First Quarter, 2010
The recovery continues - the First Quarter of 2010 was strong in all San Francisco residential property price ranges, and that momentum is even more evident in April. All economic indicators of our local real estate market continue to improve. We now have very modestly rising home prices, fewer days on market, many multiple offers, and improved inventory accompanied by strong demand.
What this means to Sellers is that the strategy for pricing your property has changed compared to 2009. Residential properties should now be priced at or slightly below the perceived market clearing price based on comparable sales. The market will carry a property up to the price where it belongs-not radically higher in most instances, but up to the market-clearing price. It has been over five quarters since that was the case.
Today, if a property is priced too high, most consumers and agents will simply ignore the property and move onto the new inventory-versus 2009 when they would have made a very low offer after enough time on market. In 2009, almost no Buyers offered full price. This spring, full price is the lowest one can offer preemptively. This phenomenon will not kick in if the property is not priced well initially.
What is the "perceived market-clearing price"? One can crunch the numbers ad nauseum, but without excellent sub-district (e.g., Marina, Cow Hollow, Russian Hill, Sea Cliff, etc.) knowledge, establishing the right price is exceptionally difficult. Pricing is part art, part science. Those who rely on price per square foot as their primary tool are missing out entirely. Condition, location, outdoor space, parking, views, architectural style, quality of finishes, and price elasticity/sensitivity of the target market-these all often strongly outweigh price per square foot.
What today's market means to Buyers is that moving quickly is essential. Excellent properties are flying off the market, especially those with broad market appeal. Buyers need to be prepared to act, visit properties as soon as they come on the market (or even sooner if your agent is plugged into the Pocket Listings) and not delay. Countless properties receive offers on their first day on the market, and in the more well-managed cases, the listing agents then set the offer date for a few days hence to give others a chance to bid as well-all to the benefit of their Seller. This is much more like 2007, but with more modest pricing. We have only regained some of the 12-20% price decline post-financial meltdown.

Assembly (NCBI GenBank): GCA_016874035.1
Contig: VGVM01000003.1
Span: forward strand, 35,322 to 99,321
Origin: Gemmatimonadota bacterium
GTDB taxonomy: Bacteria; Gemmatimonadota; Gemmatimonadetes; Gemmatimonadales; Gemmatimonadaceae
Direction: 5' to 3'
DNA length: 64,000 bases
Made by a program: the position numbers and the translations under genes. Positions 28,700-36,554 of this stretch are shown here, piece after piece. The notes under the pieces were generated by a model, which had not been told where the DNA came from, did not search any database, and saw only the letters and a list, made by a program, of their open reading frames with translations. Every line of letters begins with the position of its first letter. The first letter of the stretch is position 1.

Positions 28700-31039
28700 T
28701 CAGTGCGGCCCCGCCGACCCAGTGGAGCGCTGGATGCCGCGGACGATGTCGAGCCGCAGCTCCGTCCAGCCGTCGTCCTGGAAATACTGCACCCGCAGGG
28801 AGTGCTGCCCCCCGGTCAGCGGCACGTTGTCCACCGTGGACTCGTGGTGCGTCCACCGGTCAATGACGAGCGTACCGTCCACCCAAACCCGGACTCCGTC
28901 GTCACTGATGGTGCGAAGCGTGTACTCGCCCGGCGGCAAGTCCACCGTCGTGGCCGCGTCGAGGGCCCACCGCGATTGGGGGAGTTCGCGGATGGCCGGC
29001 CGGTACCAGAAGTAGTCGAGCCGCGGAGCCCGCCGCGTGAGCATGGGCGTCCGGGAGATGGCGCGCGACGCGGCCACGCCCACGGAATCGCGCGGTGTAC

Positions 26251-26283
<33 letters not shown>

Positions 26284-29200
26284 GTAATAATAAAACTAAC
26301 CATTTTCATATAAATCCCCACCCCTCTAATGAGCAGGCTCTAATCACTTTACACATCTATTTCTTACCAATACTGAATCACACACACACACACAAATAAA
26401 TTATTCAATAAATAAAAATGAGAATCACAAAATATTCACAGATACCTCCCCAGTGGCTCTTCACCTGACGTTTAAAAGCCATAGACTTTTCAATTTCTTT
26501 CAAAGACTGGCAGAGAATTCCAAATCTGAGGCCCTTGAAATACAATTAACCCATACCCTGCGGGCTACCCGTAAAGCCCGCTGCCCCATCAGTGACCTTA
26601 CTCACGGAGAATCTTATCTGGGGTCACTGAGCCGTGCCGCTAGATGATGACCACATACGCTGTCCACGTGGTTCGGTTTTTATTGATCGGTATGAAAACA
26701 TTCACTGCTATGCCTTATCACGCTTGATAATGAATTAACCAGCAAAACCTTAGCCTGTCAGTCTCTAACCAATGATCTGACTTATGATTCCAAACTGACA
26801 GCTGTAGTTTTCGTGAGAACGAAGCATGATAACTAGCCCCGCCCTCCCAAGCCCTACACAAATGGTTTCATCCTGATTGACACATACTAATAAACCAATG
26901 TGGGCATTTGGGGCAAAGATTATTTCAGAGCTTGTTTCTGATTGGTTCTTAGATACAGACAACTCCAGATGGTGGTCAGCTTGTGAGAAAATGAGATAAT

What are Pocket Listings? We hear this question quite a bit. They are listings with a Broker that have not yet been placed on the MLS. Why? There are a variety of reasons: - The Seller does not wish to be publicly listed-this is more likely the case at the very high end. - The property is not 100% ready for market, yet agents and their select clients may get a preview. Perhaps photos and marketing copy are not yet ready. - The Broker and Seller are testing the market before going live on the MLS. - The Listing Agent is managing inventory in a multi-unit building so as not to flood the market. This occurs primarily South of Market.
Regardless of the reason, the top agents are plugged into the pocket listings. Most of us are part of the Top Agent Network, a by-invitation-only network that allows us to communicate directly with the other top 5% agents about our Pocket Listings, Coming Soon listings and specific Buyer needs. Also, the premier brokerages in San Francisco keep their own lists of Pockets-all designed to give the agents an edge for their clients.
Once again, the current rapidly moving market creates a time where market savvy and experience make all the difference in the world. Experience and knowledge can pay dividends to sellers and lack thereof can put buyers out in the cold. Having the personal advice and dedication of a well-informed Realtor® will make all the difference.
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